Those two issues are at the heart of a dispute that led to a one-day strike last month by 200 engineers represented by the Brotherhood of Locomotive Engineers and Trainmen, and 215 electrical workers represented by Electrical Workers Local 744. The strike, which followed years of fruitless negotiations, ended June 15 after Obama appointed the emergency board.
But another walkout by the railroad workers could happen early next year if the sides do not agree to accept the board's recommendations or reach some other resolution.
Under the National Railway Labor Act, if the sides remain deadlocked, a second presidential emergency board could be created with a mandatory hearing required before the National Mediation Board.
If those steps fail to produce a settlement, the workers could strike on Feb. 9, 240 days after the creation of the first emergency board on June 14.
Also looming is the possibility of a strike by SEPTA bus drivers, subway operators, and maintenance workers, whose contracts expired in March and April. Negotiations have stalled between SEPTA and Transport Workers Union Local 234, which represents those workers.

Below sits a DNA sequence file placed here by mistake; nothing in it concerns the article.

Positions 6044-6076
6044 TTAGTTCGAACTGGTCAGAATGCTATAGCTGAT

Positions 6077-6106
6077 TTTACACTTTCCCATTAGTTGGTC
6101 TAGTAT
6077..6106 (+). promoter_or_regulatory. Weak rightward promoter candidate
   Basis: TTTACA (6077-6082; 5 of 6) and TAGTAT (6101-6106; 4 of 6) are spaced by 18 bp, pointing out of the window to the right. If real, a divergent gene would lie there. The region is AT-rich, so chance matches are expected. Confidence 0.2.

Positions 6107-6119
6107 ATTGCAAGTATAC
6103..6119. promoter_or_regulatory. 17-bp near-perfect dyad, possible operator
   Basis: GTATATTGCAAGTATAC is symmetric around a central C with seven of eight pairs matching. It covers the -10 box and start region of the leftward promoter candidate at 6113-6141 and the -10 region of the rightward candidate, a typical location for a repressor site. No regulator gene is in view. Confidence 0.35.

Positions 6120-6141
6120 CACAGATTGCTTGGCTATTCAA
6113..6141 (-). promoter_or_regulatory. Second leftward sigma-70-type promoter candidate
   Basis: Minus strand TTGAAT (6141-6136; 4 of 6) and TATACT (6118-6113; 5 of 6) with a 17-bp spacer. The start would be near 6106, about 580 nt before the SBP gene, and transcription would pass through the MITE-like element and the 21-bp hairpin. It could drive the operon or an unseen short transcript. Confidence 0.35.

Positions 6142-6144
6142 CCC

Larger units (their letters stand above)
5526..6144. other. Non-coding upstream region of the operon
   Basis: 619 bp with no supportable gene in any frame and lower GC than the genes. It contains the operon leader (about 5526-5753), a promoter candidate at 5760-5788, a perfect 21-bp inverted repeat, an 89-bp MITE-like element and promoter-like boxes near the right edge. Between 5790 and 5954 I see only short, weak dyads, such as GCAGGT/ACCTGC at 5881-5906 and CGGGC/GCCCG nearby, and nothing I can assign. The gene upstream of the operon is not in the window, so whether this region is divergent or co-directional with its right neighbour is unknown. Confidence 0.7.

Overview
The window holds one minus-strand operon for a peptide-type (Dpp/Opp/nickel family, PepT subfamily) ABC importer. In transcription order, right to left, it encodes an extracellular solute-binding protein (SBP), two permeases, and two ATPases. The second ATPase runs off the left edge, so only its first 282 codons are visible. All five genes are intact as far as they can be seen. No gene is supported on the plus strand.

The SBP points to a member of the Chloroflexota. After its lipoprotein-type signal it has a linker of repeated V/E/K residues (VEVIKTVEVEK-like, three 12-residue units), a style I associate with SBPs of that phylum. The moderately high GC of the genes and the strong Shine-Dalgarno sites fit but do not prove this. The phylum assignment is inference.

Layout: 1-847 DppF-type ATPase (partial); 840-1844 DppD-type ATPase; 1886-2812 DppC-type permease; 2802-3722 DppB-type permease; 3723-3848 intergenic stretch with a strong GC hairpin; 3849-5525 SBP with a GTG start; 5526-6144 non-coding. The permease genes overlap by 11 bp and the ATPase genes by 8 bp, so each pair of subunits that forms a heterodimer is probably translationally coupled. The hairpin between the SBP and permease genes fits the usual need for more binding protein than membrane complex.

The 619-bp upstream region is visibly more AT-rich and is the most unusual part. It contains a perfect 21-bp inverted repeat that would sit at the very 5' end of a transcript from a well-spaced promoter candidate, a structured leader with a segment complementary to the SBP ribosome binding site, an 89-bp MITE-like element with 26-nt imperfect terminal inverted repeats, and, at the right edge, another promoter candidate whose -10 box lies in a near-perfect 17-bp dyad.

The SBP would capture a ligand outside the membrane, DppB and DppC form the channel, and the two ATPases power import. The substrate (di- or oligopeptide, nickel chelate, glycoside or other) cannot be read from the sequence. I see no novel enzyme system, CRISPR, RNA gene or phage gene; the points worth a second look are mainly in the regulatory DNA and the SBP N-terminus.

In the Regional Rail dispute, the presidential panel said the engineers should get an additional 35 cents an hour to maintain their traditional 10 percent pay differential above conductors' pay.
And the panel said the engineers were entitled to a $270-a-year uniform allowance if the engineers agreed to wear uniforms, which they have not done.
The panel's recommendations would result in an immediate increase of 8.5 percent this year for engineers, to a top pay of $33.09 an hour this year, with a 3 percent increase next year. The engineers' last contract ended in 2010.
Wages for electrical workers would increase immediately by 11.5 percent, to approximately $3 to $29.50 an hour, on average. The electricians' last contract expired in 2009.
All workers would also get a $1,250 "signing bonus," as did the TWU workers, whose contract sets the pattern for all other SEPTA unions.
"We are pleased with the outcome," said SEPTA spokeswoman Jerri Williams on Monday. "We believe this is a good basis for a settlement, if we can get back to the table."
SEPTA "would like to be able to give these employees their deserved wage increases without further delays," Williams said.
Officials for the two unions declined to comment Monday on the presidential board's findings.
To read the report by the presidential emergency board on the SEPTA dispute, go to www.inquirer.com/pebreport